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19 November 2019

A new multi-platform backdoor targets both Windows and Linux systems


A new multi-platform backdoor targets both Windows and Linux systems

Researchers have discovered a previously undetected multi-platform malware that targets Windows and Linux platforms to steal sensitive information from compromised machines. The malware, dubbed ACbackdoor, comes in Windows and Linux variants, with the latter being more sophisticated, which suggests that the backdoor was created by a threat group with more experience in developing malicious tools for the Linux platform, according to a latest report from Intezer.

"ACBackdoor provides arbitrary execution of shell commands, arbitrary binary execution, persistence, and update capabilities," the firm found.

The Linux variant has a very low detection rate (the Linux malicious binary is detected by only one of the anti-malware scanning engines on VirusTotal), while the Windows variant is detected by 37 out of 70 antivirus solutions.

The Linux binary is a statically linked ELF file, while the Windows binary is a dynamically linked PE file. While both versions share practically the same functionality (with some minor differences in terms of implementation) and communicate with the same command and control server, they use different delivery methods to infect target systems: the Windows variant is being spread via the Fallout Exploit Kit, while the infection vector the Linux version uses is yet unknown.

The Linux version is more complex than the Windows one although both variants share a similar control flow and logic.

"The Linux implant has noticeably been written better than the Windows implant, highlighting the implementation of the persistence mechanism along with the different backdoor commands and additional features not seen in the Windows version such as independent process creation and process renaming," the researchers said.

Once the Windows variant infects a victim’s machine, it collects architecture, system, and MAC address information by calling the correspondent Windows API functions. The Linux variant uses “a different technique that mainly relies on uname system call to retrieve architecture and system information, in addition to a combination of socket / ioctl system calls to retrieve the MAC address”.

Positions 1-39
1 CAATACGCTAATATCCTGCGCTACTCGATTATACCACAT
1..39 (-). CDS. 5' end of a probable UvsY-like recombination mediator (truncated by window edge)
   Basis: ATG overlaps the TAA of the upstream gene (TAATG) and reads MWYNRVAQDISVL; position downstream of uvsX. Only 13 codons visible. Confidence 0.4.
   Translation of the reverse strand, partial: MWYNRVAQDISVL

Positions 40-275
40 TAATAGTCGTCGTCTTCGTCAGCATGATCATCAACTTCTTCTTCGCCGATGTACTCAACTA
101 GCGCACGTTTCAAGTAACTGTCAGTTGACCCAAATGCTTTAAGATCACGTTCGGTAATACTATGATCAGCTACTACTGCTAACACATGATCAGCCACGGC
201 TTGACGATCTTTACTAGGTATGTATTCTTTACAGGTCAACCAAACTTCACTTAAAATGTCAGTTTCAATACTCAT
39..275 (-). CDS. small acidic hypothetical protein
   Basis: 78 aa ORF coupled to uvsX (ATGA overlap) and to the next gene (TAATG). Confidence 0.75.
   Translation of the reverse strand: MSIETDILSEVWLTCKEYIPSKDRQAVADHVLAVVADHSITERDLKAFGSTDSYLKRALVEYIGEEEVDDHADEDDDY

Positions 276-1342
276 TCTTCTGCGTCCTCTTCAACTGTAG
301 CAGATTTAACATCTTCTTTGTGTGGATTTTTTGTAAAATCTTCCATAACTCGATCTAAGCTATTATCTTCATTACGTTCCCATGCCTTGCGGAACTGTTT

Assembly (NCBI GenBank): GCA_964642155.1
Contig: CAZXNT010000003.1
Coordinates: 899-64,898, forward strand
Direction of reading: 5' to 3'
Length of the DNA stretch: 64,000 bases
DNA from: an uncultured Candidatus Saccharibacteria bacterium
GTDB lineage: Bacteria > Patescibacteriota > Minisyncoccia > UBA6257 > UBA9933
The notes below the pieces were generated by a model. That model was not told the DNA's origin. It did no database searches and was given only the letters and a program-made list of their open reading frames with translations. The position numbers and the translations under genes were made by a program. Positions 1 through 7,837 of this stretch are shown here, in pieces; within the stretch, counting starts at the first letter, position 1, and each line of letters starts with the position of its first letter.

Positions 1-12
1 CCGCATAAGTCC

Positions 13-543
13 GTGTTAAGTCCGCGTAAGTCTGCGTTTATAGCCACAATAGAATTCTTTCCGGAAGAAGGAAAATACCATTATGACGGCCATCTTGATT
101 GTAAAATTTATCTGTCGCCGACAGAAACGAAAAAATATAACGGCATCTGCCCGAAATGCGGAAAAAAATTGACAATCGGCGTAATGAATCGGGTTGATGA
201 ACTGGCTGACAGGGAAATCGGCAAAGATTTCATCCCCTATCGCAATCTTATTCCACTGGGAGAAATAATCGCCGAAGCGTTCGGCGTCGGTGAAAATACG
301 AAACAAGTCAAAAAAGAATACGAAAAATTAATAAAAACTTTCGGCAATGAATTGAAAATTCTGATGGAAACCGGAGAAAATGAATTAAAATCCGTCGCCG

Once the info has been gathered, ACbackdoor will add a registry entry on Windows (the Windows variant) or create several symbolic links as well as an initrd script on Linux (the Linux version) to gain persistence and get automatically launched on system startup.

As not to raise the suspicions, the malware attempts to masquerade itself as a Microsoft Anti Spyware utility (MsMpEng.exe) or as the Ubuntu release update utility (update-notifier).

To communicate with its command and control server, both malware versions use Hypertext Transfer Protocol Secure (HTTPS) as a communication channel, with all the harvested information being sent as a BASE64 encoded payload.

“We can assess with high confidence that this threat group has experience developing Linux-based malware. Because there is no attributable information documented on this backdoor, there is a possibility that some known Linux-based threat group is updating its toolset,” the researchers wrote.

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